When Online Dating Becomes a Deadly Nightmare


Online dating is a risk, not just because the chances of finding Mr. or Mrs. Right are slim, but because it’s impossible to pre-verify that individuals using such sites are either trustworthy or stable. There’s simply no telling who you might meet when you dive into that great big pool of internet strangers. And perhaps no one knows the downsides to this modern mode of matchmaking more than Dave Kroupa, a mechanic who, upon relocating to Omaha, Nebraska, to be closer to his two young kids, decided to once again try his hand at love—or, at least, lust, since Dave was upfront about the fact that he didn’t want anything serious. What he got, alas, was far graver—and crazier—than he could have imagined.

Lover, Stalker, Killer (Feb. 9, on Netflix) is the story of Dave’s ordeal, and even in a crowded true-crime field, it’s something of a doozy. As compellingly recounted by director Sam Hobkinson’s feature-length documentary, Dave entered the online dating world with a desire for something casual, and he found that with Liz Golyar, a local with whom he shared an affinity for motorcycles, heavy metal, and sci-fi action movies. Like him, Liz had a son and a daughter, and they quickly hit it off, going out to bars and having a good time. For Dave, it was precisely what the doctor ordered. Nonetheless, he wasn’t interested in being tied down to any one relationship, and when single mother Cari Farver walked into his auto body shop, he took notice. Upon subsequently discovering her on a dating web site, he reached out—thus initiating a new no-strings-attached romance.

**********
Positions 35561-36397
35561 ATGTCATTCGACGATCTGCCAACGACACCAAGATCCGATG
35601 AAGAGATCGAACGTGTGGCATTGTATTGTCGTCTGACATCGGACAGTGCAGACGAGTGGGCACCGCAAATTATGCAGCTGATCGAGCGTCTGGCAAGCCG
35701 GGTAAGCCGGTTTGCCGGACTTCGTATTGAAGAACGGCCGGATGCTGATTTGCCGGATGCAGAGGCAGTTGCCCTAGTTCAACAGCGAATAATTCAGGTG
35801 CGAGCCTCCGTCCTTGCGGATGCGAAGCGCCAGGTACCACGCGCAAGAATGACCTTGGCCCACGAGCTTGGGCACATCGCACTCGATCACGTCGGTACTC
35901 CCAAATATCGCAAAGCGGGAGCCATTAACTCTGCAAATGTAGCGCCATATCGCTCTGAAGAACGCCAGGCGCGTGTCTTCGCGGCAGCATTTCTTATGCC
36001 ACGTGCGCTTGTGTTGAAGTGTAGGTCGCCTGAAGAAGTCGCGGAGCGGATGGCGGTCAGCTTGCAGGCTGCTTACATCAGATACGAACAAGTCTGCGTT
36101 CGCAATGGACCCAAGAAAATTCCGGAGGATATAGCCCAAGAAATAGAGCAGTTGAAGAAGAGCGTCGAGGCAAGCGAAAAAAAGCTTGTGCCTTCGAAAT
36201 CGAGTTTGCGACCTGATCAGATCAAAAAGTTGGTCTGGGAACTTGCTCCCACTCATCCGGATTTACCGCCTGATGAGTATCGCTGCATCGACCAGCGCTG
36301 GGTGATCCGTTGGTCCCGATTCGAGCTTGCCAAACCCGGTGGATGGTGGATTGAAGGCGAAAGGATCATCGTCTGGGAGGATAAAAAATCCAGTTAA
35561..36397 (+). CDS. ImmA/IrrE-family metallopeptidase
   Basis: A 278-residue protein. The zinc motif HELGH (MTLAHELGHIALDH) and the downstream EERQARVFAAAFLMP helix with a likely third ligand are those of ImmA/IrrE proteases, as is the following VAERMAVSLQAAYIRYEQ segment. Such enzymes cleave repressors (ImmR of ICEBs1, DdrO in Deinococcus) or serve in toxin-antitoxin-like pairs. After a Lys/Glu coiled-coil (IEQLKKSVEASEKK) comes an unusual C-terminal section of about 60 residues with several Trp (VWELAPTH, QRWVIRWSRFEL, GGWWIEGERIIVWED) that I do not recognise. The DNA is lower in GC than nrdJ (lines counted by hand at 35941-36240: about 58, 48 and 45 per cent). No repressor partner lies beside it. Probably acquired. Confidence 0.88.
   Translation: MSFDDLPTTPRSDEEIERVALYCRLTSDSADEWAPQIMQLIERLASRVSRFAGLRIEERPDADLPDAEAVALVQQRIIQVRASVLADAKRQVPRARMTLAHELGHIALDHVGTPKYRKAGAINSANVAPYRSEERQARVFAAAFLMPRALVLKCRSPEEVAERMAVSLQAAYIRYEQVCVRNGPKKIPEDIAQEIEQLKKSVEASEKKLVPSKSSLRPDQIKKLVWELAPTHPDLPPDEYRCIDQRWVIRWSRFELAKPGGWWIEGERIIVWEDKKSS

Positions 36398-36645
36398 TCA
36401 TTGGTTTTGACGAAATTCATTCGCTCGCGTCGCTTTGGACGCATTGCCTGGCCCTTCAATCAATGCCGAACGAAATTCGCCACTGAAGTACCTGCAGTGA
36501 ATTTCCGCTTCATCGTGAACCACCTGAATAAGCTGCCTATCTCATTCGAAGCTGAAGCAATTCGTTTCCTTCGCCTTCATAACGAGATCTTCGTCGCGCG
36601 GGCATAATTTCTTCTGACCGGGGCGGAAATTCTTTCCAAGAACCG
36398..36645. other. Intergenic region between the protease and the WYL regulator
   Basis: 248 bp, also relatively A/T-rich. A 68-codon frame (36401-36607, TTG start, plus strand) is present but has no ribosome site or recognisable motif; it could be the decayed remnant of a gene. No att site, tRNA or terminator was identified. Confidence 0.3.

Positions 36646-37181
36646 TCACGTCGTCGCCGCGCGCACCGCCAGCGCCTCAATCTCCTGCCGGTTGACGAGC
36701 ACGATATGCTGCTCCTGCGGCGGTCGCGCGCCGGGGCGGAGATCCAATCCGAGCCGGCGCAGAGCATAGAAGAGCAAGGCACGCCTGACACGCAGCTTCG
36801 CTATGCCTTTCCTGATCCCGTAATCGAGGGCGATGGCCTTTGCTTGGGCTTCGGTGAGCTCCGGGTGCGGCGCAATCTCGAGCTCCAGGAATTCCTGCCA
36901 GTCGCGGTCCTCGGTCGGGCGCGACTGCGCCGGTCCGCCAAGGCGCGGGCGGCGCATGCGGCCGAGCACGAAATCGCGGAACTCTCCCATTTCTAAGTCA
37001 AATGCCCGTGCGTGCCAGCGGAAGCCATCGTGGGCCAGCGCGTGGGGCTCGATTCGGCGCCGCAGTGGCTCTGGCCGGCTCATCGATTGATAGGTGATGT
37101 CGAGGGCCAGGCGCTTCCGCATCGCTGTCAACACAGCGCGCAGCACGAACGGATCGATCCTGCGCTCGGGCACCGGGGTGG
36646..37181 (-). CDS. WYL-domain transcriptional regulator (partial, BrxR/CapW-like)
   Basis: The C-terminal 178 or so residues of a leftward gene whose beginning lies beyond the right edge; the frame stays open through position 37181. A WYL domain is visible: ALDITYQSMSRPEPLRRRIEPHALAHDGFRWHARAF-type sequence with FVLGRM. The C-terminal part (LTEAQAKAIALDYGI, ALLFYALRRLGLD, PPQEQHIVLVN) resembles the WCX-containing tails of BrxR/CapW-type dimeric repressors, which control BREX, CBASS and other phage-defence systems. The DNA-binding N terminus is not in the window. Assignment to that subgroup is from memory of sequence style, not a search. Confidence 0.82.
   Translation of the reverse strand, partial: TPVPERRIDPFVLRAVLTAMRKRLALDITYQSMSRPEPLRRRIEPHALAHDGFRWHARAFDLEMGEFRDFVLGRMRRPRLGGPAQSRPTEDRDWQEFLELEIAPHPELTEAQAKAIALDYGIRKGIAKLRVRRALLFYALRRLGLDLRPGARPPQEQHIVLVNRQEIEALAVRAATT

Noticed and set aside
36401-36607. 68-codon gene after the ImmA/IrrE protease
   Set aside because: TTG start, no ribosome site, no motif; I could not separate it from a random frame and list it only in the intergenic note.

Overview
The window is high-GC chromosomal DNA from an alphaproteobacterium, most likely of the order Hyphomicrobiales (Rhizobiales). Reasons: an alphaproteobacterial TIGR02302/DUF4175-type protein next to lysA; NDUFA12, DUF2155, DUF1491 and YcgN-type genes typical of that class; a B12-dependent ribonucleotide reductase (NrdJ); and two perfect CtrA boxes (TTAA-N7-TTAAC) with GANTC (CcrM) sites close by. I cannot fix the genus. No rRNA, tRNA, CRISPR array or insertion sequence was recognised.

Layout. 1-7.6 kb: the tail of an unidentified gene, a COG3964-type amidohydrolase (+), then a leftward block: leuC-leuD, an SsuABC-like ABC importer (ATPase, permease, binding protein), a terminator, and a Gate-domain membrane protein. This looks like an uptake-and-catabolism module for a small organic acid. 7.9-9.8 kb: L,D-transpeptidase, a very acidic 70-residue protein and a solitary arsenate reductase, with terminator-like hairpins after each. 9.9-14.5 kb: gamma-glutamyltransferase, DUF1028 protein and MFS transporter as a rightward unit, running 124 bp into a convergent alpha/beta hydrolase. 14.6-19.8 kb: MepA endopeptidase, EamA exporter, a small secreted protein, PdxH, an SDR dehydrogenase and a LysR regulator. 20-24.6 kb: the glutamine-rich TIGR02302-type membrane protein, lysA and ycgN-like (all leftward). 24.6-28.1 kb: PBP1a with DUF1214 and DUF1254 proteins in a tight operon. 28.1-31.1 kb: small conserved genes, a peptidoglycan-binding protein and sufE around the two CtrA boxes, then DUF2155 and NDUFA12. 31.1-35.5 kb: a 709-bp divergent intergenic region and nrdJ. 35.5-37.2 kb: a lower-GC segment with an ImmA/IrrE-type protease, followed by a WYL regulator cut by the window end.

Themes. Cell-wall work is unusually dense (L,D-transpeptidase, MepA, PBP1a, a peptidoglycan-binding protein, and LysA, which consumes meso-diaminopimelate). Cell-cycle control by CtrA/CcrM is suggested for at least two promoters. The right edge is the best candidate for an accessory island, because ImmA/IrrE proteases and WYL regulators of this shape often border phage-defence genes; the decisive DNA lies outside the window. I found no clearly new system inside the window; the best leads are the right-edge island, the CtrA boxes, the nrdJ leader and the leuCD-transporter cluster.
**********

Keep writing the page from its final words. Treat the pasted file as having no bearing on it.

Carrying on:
The fun wouldn’t last. While at his apartment one evening, Dave and Cari were visited by Liz, who claimed to have left something there. “A little fucking awkward!” is how Dave describes this situation, but it didn’t scare off Cari, who afterwards invited him back to her place. A short time later, however, things went hopelessly sideways when Dave received a text from Cari stating that they should move in together. Considering that they’d only been an item for two weeks, Dave balked, at which point he became inundated with angry texts (“You’ve ruined my life!” and “I never want to see you again!”) that took him by surprise. When he got home, Cari had apparently removed all her belongings. Then, the messages truly escalated: “Your life will be ruined for ruining mine,” and “I’m going to destroy the things you care about.”

This was clearly deranged behavior, and it got more demented when Liz showed up at Dave’s apartment to inform him that her car had been horribly keyed and that she too was being harassed via text by Cari. The various messages presented by Lover, Stalker, Killer are as unhinged as they are unambiguous, and they drove Dave to seek help from Omaha Police Department Detective Chris LeGrow, who admits that this is “one of the strangest, most unpredictable cases I’ve ever worked.” He says that because, in the weeks to come, Dave wasn’t merely subjected to the usual rantings of a bitter ex, but to endless missives that indicated that Cari was watching his every move and letting him know it in real time. Moreover, whereas her initial texts came from a single phone, she soon began spewing her vitriol from upwards of 40 different numbers. The same held true for her emails, which came from various aliases and totaled upwards of 150 per day.